Sir George Frampton was born in London, the son of a stone carver, he trained as an architect before studying sculpture at Lambeth School of Art and later at the Royal Academy Schools, where he won a Gold Medal and a Travelling Scholarship to Paris to the studio of Antonin Mercie, 1887.
Along side Hamo Thornycroft, Harry Bates, Alfred Drury, Bertam Mackennal, George Frampton and Alfred Gilbert, Frampton was a central figure of the New Sculpture movement, who rejected classical prototypes in favour of new allegorical subjects, expressing abstract ideas about the human condition. Part of the New Sculpture phenomenon was what came to be termed the ‘Cult of the Statuette’, which had links to concepts of the house beautiful and the home as a place where art could inspire or give expression to an aesthetic ideal. In the 1880s and 1890s the production of statuettes became a major new business and an important method by which the New Sculpture was disseminated.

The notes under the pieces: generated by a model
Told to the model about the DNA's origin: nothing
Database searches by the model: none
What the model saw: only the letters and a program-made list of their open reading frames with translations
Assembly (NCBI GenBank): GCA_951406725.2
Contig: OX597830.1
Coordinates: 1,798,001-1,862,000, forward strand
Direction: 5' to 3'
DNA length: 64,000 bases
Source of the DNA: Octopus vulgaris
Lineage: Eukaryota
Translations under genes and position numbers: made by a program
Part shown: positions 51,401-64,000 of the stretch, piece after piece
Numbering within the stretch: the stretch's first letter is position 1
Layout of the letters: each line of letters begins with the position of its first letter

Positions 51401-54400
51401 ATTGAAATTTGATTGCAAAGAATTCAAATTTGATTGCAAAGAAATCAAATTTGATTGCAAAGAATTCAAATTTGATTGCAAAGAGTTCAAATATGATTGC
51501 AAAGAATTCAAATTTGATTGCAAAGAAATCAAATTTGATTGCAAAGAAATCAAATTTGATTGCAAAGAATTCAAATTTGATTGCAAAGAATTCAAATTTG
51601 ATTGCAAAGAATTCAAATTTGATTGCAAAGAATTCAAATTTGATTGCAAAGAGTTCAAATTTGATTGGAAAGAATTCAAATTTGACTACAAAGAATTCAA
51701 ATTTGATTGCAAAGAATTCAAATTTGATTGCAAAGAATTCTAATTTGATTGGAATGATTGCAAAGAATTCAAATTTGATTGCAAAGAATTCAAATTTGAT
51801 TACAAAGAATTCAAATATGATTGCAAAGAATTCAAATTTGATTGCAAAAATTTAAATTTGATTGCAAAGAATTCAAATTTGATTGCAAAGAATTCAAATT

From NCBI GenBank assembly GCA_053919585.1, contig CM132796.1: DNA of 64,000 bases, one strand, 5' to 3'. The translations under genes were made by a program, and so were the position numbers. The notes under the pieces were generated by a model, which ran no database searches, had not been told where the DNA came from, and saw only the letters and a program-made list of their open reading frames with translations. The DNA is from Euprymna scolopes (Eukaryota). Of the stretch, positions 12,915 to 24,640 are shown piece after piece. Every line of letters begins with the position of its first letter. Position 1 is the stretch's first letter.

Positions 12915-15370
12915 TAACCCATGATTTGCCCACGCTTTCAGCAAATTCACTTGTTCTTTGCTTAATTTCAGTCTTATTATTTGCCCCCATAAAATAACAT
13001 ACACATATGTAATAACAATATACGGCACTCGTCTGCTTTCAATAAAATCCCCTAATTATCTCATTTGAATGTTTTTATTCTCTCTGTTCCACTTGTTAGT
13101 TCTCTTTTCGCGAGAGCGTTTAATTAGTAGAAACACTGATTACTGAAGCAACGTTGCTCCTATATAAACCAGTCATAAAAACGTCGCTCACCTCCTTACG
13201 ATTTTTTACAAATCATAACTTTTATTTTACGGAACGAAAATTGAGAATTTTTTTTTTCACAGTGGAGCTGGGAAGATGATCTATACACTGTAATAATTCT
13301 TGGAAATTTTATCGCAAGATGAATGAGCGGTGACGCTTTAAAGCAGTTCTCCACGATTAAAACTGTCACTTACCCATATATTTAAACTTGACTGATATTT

Frampton received numerous honours and produced many public monuments, including a number of statues of Queen Victoria, Queen Mary, and the Edith Cavell Memorial 1920. His most iconic work is his sculpture of J.M Barrie’s famous literary character, Peter Pan. Placed in Kensington Gardens, Frampton’s Pan is enchanting and unsettling; elevating both eternal youth and celebrating magic.